Perhaps more concerning is that a larger number of physicians (18%) indicated that they have increased their use of medications, alcohol, or illicit drugs as a result of COVID’s effects, a number reflecting approximately 151 000 physicians.
Another survey, conducted by the Kaiser Family Foundation and The Washington Post, revealed that even one year into the pandemic, frontline health care workers were still facing serious mental health challenges due to COVID-19.
Approximately 1300 frontline health care workers—defined for purposes of the survey as those who work in a health care delivery setting in direct contact with patients or bodily fluids—were surveyed between February 11 and March 7, 2021. The survey participants worked in hospitals, doctors’ offices, outpatient clinics, nursing homes and assisted care facilities, and in home health care.
A majority of participants (62%) reported that worry and stress related to the pandemic has negatively affected their mental health, and approximately 3 in 10 said they either received mental health services or thought they needed them directly as a result of the pandemic.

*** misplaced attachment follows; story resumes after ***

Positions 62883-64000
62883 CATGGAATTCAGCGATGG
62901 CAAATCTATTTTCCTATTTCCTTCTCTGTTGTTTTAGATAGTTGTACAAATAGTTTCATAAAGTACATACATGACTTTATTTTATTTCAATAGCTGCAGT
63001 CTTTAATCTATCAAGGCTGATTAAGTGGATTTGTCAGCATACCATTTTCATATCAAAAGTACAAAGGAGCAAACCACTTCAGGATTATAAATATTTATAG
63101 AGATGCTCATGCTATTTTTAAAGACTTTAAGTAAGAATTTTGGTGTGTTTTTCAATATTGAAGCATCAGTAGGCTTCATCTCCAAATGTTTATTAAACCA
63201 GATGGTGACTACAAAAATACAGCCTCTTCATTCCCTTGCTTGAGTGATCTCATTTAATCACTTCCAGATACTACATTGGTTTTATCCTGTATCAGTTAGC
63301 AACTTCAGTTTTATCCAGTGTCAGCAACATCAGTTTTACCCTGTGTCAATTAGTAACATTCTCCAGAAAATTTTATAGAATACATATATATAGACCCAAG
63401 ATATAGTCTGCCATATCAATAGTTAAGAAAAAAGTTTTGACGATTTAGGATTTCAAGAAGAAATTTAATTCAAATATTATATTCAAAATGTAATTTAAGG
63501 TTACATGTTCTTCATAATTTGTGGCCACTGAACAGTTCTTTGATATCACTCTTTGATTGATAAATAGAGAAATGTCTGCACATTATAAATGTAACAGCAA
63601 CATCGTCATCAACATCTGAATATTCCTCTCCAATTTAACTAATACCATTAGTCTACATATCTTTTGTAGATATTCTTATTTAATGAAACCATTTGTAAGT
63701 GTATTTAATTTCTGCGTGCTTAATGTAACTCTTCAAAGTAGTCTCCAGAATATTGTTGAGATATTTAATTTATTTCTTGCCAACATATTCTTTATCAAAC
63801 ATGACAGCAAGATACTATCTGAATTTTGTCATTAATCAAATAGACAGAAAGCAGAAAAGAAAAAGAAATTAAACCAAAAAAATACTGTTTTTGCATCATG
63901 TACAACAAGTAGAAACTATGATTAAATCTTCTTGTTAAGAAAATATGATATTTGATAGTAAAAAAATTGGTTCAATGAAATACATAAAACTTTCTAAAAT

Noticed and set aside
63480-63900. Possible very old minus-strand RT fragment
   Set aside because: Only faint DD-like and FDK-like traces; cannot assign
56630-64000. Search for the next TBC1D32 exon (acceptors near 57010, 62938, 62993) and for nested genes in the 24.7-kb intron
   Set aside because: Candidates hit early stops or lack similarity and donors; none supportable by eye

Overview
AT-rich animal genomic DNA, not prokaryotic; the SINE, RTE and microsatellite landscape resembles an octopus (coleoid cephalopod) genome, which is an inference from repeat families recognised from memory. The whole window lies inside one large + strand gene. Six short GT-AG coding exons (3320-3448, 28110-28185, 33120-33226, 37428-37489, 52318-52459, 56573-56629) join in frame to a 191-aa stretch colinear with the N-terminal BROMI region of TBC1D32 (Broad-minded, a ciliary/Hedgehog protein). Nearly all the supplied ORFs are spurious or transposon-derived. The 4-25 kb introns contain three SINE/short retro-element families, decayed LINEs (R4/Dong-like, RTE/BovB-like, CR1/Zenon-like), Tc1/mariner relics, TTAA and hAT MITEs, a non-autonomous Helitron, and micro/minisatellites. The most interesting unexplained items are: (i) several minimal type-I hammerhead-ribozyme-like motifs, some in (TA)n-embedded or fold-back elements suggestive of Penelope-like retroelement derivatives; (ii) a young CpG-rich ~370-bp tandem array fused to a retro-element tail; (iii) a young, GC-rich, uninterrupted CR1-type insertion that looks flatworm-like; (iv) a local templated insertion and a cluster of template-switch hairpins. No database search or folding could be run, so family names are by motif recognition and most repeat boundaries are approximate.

The major sources of stress reported by participants were concerns about exposing others in their household to COVID-19 (46%), about being exposed to COVID-19 at work (41%), and about having enough personal protective equipment (25%).
Outside of urgent and long-term care, in group and private practice settings, high numbers of COVID-19 patients and most recently helping with COVID-19 vaccination efforts have increased workloads for office-based primary care physicians and increased their stress levels as well.
The Primary Care Collaborative (PCC) has been tracking primary care sentiment since the start of the pandemic. One of the latest surveys conducted between April 9 and April 13, 2021 among over 650 PCPs, showed that while they are keeping up with rising workloads, their mental health might be taking the hit.